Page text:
If you are below a certain income threshold, the Affordable Care Act (ACA) will provide you with financial assistance to help you pay for health insurance through your state’s insurance exchange. Reasonable Care Act subsidies may make alternative policies more affordable if the low monthly cost of an HDHP is the key factor in your decision.

If your annual household income is less than 400% of your state’s poverty level, you may be eligible for a subsidy, the amount of which will vary depending on both your state and your income. If your annual income is less than $51,040, you may qualify for a subsidy because the poverty level for a single individual in the continental United States is $12,760 in 2020.

The federal poverty line is now set at $13,820 per year for a family of four, while in Alaska it is $15,950 and in Hawaii, it is $14,680, hence the maximum income to get a subsidy in those states is $63,800, and $58,720, respectively.

Medicaid

Medicaid is a health care program that provides low- or no-cost coverage to those who qualify based on their income level. While the specific eligibility standards may differ from state to state, in most cases, if your household income is at or below 133% of the federal poverty threshold, you will be considered low-income and so eligible. You can apply for Medicaid or healthcare.gov if you believe you are eligible.

The Cost-Sharing Programs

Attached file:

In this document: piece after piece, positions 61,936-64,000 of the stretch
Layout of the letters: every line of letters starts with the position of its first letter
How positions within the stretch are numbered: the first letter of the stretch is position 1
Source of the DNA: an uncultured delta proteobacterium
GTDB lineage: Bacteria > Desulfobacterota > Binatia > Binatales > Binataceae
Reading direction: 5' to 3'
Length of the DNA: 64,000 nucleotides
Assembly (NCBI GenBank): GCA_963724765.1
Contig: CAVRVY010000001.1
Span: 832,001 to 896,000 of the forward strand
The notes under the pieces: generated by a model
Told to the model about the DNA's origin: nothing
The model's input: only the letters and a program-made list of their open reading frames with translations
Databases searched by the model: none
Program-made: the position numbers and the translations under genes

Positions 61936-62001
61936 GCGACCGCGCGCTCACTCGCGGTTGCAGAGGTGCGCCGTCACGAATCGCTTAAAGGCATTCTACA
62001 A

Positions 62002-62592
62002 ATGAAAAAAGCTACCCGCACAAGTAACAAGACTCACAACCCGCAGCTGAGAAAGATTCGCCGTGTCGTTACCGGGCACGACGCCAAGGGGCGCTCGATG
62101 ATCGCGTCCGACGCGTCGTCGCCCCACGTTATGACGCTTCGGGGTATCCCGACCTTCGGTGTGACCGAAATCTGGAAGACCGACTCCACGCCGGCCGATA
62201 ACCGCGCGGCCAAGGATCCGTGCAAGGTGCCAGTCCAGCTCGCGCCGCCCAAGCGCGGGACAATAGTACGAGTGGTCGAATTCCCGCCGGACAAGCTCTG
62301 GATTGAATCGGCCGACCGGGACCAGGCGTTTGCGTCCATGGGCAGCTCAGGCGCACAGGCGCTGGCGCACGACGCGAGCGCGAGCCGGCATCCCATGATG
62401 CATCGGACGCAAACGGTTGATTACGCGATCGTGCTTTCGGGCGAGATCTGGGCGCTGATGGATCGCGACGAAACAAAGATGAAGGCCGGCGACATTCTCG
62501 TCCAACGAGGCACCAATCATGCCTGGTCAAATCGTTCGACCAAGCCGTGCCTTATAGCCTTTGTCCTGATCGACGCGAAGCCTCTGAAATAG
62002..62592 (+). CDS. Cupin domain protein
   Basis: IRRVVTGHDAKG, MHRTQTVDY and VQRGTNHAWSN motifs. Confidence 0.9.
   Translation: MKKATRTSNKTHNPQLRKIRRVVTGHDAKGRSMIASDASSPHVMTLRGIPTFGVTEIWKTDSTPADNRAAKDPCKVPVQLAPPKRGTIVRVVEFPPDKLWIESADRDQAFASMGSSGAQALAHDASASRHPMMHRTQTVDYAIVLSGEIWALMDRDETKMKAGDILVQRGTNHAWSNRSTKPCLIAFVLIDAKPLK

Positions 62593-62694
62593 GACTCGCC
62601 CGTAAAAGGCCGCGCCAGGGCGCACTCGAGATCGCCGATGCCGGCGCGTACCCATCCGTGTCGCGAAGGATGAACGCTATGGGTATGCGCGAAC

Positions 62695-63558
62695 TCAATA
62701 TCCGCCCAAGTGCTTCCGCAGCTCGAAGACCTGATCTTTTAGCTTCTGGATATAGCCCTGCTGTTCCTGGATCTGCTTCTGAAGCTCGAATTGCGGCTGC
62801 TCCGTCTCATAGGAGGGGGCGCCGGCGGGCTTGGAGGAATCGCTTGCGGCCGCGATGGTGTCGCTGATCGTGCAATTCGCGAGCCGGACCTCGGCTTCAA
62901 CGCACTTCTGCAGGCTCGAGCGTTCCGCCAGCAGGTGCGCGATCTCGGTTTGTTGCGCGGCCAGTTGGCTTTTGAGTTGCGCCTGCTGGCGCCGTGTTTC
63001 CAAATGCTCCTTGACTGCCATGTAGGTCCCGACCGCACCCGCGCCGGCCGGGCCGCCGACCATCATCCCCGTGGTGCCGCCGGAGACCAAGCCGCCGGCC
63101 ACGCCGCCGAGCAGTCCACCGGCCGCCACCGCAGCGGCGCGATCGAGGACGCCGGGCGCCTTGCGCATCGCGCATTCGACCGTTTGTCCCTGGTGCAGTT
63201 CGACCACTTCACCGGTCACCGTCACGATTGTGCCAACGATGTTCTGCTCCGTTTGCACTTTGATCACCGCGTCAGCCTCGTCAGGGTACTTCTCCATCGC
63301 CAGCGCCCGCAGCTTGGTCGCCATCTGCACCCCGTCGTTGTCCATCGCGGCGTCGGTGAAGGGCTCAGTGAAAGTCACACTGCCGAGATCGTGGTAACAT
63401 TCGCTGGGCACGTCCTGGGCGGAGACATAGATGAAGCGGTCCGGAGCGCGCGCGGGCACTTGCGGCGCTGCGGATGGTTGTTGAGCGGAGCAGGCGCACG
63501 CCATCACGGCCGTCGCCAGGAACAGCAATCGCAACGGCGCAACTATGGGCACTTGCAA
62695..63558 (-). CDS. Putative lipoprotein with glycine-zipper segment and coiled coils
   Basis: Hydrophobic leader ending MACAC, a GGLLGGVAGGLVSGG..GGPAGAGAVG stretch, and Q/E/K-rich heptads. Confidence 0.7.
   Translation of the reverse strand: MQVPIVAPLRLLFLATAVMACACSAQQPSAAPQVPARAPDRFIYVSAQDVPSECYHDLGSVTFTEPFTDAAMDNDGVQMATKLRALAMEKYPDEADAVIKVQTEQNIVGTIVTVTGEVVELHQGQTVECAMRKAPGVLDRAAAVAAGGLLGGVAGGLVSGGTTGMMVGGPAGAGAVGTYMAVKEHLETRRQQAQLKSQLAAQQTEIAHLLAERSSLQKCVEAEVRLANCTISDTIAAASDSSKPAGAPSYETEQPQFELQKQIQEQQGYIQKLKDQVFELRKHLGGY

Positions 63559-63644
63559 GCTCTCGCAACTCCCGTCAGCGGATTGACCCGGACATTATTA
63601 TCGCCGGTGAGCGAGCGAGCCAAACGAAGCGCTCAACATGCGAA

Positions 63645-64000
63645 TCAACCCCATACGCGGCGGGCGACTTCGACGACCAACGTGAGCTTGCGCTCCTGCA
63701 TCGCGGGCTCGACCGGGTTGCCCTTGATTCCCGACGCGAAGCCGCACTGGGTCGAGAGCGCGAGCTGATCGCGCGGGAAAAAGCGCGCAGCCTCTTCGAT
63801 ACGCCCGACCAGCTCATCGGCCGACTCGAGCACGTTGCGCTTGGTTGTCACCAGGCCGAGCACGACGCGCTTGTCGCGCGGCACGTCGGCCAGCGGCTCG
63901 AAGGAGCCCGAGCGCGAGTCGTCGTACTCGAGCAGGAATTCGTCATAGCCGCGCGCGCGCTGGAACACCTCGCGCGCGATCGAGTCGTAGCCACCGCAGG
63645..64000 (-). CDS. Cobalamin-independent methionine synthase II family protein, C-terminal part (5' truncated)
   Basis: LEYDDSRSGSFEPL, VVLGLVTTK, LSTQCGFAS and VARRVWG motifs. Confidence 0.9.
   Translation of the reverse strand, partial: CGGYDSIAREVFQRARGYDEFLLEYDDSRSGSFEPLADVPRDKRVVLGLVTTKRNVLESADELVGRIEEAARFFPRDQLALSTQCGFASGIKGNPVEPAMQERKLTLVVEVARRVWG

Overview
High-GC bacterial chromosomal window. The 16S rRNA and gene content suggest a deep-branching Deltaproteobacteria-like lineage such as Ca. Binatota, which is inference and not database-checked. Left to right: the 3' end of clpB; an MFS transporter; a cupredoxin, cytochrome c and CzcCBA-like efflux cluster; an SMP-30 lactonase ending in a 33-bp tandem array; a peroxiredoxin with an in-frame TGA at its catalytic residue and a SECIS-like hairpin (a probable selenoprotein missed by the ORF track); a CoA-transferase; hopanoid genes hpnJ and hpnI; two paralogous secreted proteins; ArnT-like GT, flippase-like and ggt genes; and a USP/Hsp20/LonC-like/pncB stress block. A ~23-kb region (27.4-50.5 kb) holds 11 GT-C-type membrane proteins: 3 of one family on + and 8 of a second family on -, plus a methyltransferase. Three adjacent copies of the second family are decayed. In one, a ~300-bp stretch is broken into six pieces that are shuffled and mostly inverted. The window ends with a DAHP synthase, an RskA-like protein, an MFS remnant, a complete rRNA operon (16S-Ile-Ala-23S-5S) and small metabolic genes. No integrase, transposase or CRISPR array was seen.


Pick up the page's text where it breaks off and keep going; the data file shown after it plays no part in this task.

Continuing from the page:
Programs that share the cost of healthcare expenses are an alternative to full health insurance. Organizations like Medi-Share that pool their members’ medical costs are not insurance companies, although they do function in a similar fashion.

Participants in a cost-sharing scheme often contribute the same monthly amount as the rest of the group’s members. The pooled funds from the program’s members are used to cover medical costs. Keep in mind that there are substantial distinctions between regular insurance and cost-sharing schemes.

One key distinction between insurance and cost-sharing plans is that the latter is under no legal obligation to do so. There may be little you can do if the cost-sharing plan refuses to help cover your medical expenses, either because it has the finances to do so or because it just does not want to.

In addition, unlike insurance policies, these plans are not required to cover people with previous conditions, so it may be difficult to locate one that would cover you if you have a costly medical condition.

Not only that, but many cost-sharing plans have religious requirements, such as membership in a specific faith or adherence to specific religious tenets. It’s possible that the plan’s willingness to cover a given treatment modality will change as a result of these guidelines. 

For instance, many health insurance plans founded on religious beliefs do not pay for contraception. They might say no to insuring someone who smokes or drinks alcohol, for example, because those behaviors go against their religious beliefs.

Bottom Line

Having health insurance is essential, but it may be difficult to navigate. A high-deductible health plan (HDHP) is a good way to save money and qualify for a health savings account (HSA) if you are healthy and have money set aside for emergencies.

In the future, HSAs may rank among the most advantageous financial vehicles available to Americans. Profiting from your HSA’s tax advantages through the use of cutting-edge methods can have a significant impact on your financial situation.